Parallel Lines, Concentric Circles
Date: 04/24/2003 at 21:29:03 From: Christina Subject: Parallel lines If parallel means that two lines never intersect, would the lines that form a circle drawn inside another circle be considered parallel?
Date: 04/24/2003 at 23:38:48 From: Doctor Peterson Subject: Re: Parallel lines Hi, Christina. Circles are not lines, so they can't be parallel lines. Remember, in math a line is always a straight line. We do sometimes talk about parallel curves, and when we do, concentric circles (not just any circles one inside the other, but circles with the same center) would be called parallel. In that case, though, the definition is not that they are parallel if they don't intersect, but that they are parallel because they are always the same distance apart. In fact, parallel lines are not really defined as any lines that don't intersect. That is only true in a plane. Lines in different planes (such as one edge of your ceiling, and a different edge of your floor) don't intersect, but are not parallel. Parallel lines go in the same direction, and remain the same distance apart everywhere. If you have any further questions, feel free to write back. - Doctor Peterson, The Math Forum http://mathforum.org/dr.math/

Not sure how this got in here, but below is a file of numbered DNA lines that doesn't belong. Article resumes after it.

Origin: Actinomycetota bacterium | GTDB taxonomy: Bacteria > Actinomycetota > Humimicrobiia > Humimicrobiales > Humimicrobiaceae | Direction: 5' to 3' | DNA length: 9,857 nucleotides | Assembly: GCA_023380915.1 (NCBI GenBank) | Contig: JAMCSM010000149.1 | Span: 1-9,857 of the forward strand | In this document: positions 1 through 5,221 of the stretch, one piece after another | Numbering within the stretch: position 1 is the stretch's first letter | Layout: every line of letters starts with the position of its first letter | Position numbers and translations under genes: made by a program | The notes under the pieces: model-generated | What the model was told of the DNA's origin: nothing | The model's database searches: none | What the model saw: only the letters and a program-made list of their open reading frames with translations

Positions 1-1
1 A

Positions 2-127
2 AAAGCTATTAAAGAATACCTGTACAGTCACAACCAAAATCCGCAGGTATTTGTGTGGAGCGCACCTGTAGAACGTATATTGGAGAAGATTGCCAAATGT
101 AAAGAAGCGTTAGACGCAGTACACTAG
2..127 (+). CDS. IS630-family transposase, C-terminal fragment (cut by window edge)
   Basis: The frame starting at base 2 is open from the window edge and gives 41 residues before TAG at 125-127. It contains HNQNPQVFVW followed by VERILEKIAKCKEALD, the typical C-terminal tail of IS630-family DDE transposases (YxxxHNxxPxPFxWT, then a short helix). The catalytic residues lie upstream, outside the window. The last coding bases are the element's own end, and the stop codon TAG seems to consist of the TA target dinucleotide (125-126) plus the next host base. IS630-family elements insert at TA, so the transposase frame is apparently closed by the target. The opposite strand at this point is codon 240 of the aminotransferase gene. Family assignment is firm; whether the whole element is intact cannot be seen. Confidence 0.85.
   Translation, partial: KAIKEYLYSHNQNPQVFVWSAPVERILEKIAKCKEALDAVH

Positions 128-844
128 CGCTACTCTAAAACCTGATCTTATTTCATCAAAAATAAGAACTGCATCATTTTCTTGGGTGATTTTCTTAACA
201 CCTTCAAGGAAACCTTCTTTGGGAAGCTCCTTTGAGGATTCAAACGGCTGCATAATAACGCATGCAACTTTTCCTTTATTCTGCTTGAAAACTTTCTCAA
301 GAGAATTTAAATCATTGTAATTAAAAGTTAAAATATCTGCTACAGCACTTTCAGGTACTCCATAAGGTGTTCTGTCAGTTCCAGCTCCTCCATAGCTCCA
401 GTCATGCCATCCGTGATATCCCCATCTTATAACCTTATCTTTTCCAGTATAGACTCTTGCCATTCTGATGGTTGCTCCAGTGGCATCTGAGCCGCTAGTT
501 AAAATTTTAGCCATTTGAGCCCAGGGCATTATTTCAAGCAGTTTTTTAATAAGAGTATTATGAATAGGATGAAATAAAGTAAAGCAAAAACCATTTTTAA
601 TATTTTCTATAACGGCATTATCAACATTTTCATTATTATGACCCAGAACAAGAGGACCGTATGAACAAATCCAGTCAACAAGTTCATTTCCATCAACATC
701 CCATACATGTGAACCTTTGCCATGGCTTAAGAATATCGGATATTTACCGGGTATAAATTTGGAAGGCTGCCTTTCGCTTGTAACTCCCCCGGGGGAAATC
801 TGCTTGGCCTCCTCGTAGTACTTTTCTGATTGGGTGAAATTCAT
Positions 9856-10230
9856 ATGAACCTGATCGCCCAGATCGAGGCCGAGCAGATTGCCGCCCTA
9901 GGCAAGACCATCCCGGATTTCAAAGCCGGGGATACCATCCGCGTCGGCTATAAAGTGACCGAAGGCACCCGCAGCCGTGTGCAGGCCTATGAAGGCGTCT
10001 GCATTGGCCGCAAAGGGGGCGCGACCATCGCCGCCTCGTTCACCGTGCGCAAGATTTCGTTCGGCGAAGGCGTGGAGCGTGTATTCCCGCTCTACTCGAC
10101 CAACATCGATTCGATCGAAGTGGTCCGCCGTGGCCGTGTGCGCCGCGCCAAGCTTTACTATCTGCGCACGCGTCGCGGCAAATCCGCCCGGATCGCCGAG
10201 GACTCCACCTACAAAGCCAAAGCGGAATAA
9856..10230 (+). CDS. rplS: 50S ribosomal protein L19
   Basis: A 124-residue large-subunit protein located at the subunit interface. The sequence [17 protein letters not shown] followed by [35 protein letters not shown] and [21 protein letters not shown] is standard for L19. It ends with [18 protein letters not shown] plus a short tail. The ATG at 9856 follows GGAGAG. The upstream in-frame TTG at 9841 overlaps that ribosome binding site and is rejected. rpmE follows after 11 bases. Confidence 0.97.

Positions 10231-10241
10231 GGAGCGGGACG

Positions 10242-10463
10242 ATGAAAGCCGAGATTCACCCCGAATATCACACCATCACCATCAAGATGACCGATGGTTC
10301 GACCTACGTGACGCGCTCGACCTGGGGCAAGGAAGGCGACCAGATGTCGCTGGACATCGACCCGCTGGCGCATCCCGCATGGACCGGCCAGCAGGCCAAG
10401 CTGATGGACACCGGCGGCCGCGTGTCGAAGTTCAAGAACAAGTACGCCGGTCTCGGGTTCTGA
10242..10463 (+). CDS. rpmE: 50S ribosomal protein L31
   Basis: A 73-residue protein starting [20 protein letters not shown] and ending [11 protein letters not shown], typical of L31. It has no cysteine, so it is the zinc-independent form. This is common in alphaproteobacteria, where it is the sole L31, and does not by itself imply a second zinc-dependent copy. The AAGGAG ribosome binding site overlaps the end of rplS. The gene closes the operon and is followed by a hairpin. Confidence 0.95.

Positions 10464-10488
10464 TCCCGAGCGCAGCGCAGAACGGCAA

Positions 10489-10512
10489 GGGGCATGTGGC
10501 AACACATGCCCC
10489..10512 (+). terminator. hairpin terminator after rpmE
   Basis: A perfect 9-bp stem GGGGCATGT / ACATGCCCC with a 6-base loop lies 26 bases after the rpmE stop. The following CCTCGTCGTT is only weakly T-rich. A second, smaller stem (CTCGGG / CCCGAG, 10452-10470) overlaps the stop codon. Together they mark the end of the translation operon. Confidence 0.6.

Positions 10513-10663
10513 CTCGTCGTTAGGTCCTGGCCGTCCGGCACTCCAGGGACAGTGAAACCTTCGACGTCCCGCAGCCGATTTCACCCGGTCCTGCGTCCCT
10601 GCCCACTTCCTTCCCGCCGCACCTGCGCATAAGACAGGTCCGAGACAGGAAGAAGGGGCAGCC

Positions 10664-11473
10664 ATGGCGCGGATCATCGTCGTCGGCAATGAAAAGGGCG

Date: 04/25/2003 at 11:02:48 From: Christina Subject: Thank you (parallel lines) Thank you for your quick reply! I also appreciate that it is in language that I can easily relay to my students.
Search the Dr. Math Library:
Ask Dr. MathTM
© 1994-2015 The Math Forum